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Golden girls who led the way into light - Dundalk's pioneering class reflect on daring deeds of 50 years ago


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Dundalk Ladies' footballers Paula Gorham, Marie Conway (nee Bingham), Kay O'Connor, Margret Enright (nee Murphy) and Marie O'Connell who played against Corinthian Nomads. Photo: Stephen McCarthy/Sportsfile

Dundalk Ladies' footballers Paula Gorham, Marie Conway (nee Bingham), Kay O'Connor, Margret Enright (nee Murphy) and Marie O'Connell who played against Corinthian Nomads. Photo: Stephen McCarthy/Sportsfile

SPORTSFILE

Dundalk Ladies' footballers Paula Gorham, Marie Conway (nee Bingham), Kay O'Connor, Margret Enright (nee Murphy) and Marie O'Connell who played against Corinthian Nomads. Photo: Stephen McCarthy/Sportsfile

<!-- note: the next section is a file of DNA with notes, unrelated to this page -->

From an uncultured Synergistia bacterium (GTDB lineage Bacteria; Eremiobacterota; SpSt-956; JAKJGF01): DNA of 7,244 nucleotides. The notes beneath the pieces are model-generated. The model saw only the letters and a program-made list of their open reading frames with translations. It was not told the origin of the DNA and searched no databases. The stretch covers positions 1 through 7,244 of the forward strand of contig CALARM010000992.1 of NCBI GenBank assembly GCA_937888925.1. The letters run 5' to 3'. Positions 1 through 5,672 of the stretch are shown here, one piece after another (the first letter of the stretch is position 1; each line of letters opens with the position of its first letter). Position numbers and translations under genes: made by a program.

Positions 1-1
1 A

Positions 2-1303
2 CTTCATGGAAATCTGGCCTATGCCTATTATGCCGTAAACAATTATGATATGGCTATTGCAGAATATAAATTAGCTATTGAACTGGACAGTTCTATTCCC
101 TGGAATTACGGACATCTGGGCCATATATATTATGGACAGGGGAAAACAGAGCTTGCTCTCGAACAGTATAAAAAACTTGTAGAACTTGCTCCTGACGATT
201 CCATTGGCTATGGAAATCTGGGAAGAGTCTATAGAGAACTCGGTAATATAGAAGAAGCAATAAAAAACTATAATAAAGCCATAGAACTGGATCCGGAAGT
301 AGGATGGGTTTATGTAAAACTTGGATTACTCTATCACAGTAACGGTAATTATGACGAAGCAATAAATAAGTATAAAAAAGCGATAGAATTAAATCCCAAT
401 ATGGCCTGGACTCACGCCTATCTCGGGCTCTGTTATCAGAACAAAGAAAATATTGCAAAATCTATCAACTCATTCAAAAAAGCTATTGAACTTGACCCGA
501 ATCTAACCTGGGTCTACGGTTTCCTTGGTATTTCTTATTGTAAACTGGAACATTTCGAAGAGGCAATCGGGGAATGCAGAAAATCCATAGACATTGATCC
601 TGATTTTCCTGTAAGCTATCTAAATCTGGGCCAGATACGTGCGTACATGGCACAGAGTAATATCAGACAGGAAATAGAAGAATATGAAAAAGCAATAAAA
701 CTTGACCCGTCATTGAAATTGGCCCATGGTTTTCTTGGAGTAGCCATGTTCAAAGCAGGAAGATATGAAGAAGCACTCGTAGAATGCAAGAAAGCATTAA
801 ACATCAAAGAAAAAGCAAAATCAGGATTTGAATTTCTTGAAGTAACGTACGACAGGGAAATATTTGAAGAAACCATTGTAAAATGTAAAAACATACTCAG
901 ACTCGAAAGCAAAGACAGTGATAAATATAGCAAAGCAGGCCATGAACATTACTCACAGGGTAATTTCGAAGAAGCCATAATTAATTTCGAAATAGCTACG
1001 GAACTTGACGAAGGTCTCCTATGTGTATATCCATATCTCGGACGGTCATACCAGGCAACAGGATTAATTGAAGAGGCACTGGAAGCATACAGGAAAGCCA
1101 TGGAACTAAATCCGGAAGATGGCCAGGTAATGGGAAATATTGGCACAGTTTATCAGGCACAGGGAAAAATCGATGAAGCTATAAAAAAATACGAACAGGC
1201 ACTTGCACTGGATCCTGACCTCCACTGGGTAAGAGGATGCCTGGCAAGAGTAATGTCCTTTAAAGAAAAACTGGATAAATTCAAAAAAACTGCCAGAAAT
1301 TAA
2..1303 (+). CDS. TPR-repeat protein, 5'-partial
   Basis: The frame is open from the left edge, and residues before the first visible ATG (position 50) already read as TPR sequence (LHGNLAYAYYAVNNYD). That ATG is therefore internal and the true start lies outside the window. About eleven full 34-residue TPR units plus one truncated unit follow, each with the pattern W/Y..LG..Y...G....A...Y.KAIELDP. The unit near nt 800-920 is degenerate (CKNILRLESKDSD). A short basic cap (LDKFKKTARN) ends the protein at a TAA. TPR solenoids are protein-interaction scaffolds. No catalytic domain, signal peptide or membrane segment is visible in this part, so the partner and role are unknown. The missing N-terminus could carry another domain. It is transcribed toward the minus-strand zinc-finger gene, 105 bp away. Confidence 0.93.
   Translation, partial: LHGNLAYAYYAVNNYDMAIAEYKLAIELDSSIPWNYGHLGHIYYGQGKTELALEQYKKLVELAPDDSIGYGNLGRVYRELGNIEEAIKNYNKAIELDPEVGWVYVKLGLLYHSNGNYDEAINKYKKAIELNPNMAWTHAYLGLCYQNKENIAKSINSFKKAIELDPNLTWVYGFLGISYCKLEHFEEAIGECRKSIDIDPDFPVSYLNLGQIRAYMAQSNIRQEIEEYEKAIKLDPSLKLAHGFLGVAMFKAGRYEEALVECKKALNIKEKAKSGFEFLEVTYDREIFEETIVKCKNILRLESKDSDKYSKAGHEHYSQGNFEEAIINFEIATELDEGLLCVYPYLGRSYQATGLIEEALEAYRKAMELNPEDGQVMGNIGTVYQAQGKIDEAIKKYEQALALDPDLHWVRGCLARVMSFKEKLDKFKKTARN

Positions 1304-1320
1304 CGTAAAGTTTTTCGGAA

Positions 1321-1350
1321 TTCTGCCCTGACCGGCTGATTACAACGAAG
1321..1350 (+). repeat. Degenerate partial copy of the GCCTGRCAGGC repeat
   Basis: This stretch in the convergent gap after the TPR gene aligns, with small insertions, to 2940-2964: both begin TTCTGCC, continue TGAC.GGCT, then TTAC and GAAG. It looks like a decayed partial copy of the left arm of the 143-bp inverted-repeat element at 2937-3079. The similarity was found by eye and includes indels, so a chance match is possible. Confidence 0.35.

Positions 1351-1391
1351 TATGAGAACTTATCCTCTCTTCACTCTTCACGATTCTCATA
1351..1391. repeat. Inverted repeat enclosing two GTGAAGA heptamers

The early history of Irish women's soccer, like so many female team sports, is so unrecorded and unheralded that it's little surprise Dundalk's pioneering women got the date wrong themselves. They were out by a full two years until a young Irish historian and the unlikely corroborative source of Dana helped put the record right recently.

Dundalk Ladies were in their vanguard in the swinging '60s. They were regular winners of an unofficial 'national league' which pre-dated the inaugural women's League of Ireland (12 teams, including themselves) which the WFAI set up upon its own foundation in 1973.

Their manager, Kevin Gaynor, was a huge advocate for women's soccer and his interest in the distaff game outside these shores meant Dundalk Ladies were also, remarkably, one of the 44 founding members of the British women's FA in November 1969.